Again, these tests are subjective and any misstep or mistake will be used as evidence for proving your guilt and conviction. Even if you feel completely fine, chances are this will probably be the first time you will ever be doing these motions and you will most likely mess up. Don’t believe me? Go take a beginners dance class or some golf courses. You will see mimicking movements after watching someone do so is a difficult task if it is your first time doing so.

If the officer continues to insist that you take the tests, tell the officer you would like to take the test, but you would like to ask your
DUI lawyer first if it is okay. You can then pretend to talk with a lawyer. Afterward, tell the police officer that your attorney told you to not take the roadside field sobriety test because they are voluntary as well as they are designed for a person to fail.

In summary, refuse the police officers request for the roadside field sobriety test. The officer cannot use your results on the field sobriety tests if you refuse it. The officer will bring you into custody, but you would have probably been arrested anyway.

3. Decline the Roadside Breathalyzer Test

One of the last pieces of evidence you can give to the officer is the roadside breathalyzer test. It should be noted, that there is an immense difference between refusing a roadside breathalyzer test and refusing a breathalyzer test at the police station.

If you do not consent to a roadside breathalyzer test, the officer will believe that you are intoxicated and are a danger to yourself and the general public. By the implied consent laws, this will allow them to arrest you because you refused to take the tests.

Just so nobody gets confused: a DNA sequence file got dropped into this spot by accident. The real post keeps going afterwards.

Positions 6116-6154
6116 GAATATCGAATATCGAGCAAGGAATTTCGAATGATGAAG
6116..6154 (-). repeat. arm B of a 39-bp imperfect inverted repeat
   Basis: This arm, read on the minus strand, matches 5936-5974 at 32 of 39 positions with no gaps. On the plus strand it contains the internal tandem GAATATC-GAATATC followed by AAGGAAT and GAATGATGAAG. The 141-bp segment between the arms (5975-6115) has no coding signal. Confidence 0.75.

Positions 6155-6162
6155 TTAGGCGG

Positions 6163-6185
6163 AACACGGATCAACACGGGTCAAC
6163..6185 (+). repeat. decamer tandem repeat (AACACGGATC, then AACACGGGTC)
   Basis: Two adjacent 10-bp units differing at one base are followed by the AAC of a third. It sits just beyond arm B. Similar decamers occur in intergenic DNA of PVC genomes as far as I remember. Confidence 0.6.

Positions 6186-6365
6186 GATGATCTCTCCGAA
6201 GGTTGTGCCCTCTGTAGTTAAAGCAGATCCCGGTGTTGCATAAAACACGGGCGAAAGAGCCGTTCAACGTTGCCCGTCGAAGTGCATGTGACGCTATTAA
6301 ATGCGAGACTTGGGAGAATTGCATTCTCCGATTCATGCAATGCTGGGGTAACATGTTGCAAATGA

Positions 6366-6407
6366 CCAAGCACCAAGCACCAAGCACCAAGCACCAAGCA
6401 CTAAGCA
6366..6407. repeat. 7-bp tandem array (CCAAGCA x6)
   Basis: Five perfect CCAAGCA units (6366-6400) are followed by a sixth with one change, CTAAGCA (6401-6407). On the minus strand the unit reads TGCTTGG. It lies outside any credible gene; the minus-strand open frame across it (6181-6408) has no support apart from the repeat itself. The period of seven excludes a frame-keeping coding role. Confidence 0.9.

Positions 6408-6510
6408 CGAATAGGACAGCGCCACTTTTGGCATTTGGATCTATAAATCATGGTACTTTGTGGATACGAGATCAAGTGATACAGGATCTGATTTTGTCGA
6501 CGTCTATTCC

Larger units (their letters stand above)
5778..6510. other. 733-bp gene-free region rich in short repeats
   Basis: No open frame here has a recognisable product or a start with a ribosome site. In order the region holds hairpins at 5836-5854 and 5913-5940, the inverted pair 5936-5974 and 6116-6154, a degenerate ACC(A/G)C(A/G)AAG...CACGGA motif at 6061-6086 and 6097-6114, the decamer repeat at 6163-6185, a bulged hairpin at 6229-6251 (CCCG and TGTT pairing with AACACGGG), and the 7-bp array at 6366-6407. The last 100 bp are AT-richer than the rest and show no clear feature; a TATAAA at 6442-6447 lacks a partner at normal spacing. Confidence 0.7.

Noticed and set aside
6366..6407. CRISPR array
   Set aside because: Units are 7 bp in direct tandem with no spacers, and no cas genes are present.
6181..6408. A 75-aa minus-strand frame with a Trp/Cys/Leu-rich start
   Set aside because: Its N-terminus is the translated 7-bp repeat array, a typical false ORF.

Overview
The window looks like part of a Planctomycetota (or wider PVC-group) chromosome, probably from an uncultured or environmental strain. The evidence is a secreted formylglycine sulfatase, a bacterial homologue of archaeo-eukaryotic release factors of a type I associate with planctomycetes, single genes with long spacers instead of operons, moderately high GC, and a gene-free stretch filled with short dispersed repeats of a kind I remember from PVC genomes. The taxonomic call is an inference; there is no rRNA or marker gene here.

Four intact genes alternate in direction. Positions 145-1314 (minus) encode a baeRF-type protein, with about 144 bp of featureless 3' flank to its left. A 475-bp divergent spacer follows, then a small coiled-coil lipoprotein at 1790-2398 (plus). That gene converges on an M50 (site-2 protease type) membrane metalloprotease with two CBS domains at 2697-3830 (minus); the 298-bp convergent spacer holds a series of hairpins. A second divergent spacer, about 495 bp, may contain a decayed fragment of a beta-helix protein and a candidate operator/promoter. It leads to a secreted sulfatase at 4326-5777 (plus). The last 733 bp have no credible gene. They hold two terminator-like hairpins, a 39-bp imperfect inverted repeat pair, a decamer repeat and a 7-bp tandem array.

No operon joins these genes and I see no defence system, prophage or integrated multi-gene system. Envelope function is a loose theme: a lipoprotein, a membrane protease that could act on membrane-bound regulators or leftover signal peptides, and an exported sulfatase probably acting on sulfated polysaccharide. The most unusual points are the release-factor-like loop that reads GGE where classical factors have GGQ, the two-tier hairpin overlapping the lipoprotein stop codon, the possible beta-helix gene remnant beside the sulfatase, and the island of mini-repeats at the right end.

This is okay. Oftentimes, these roadside breathalyzer tests are
susceptible to errors and should be avoided at all costs. Why put yourself in a situation where the results to an unreliable test are used to legally convict you?

When you are at the station, if you refuse the tests then, you are subject to getting your license suspended by the DMV for 6 months to a year depending on what state you are in. Although your refusal of a blood-alcohol concentration test may be seen in some states as an admission of committing the crime (that can be used against you in a trial), in all the states, if you refuse to be tested, the penalties will be far more harsher if you are convicted if you submitted the tests in the first place.

A quick tip is that when you are asked to take a blood-alcohol concentration test, ask for a blood test instead of a breathalyzer test in the station. The reasoning behind it is that blood tests take some time to analyze and receive the results. The police officer that has arrested you has to write their report and build their case with the evidence they have. Hopefully, you have provided them with no evidence such as the roadside breathalyzer test, answering their questions, or field sobriety tests.

Also, when building your defense, DUI blood tests are more prone to a variety of errors that can be disputed in court. These mistakes can produce an unreliable blood alcohol concentration result and can be fought in court.

Know Your Rights and Be Safe On the Road

Here are my tips for not giving a police officer 3 crucial pieces of evidence to convict you of an alleged DUI. Once more, the best way to avoid a drunk driving conviction is to drive completely sober! Know your rights and be safe on the road.

Guest Post: Getting Home Safely

Dale Vernor reached out to me via my contact page, and asked to share his thoughts on alternatives to driving drunk. He emphasized that due to the time of year, this information needs to be out there as much as possible, and I agreed. Dale is a writer and researcher in the fields of mental health and substance abuse. He enjoys discussions on politics. - Tom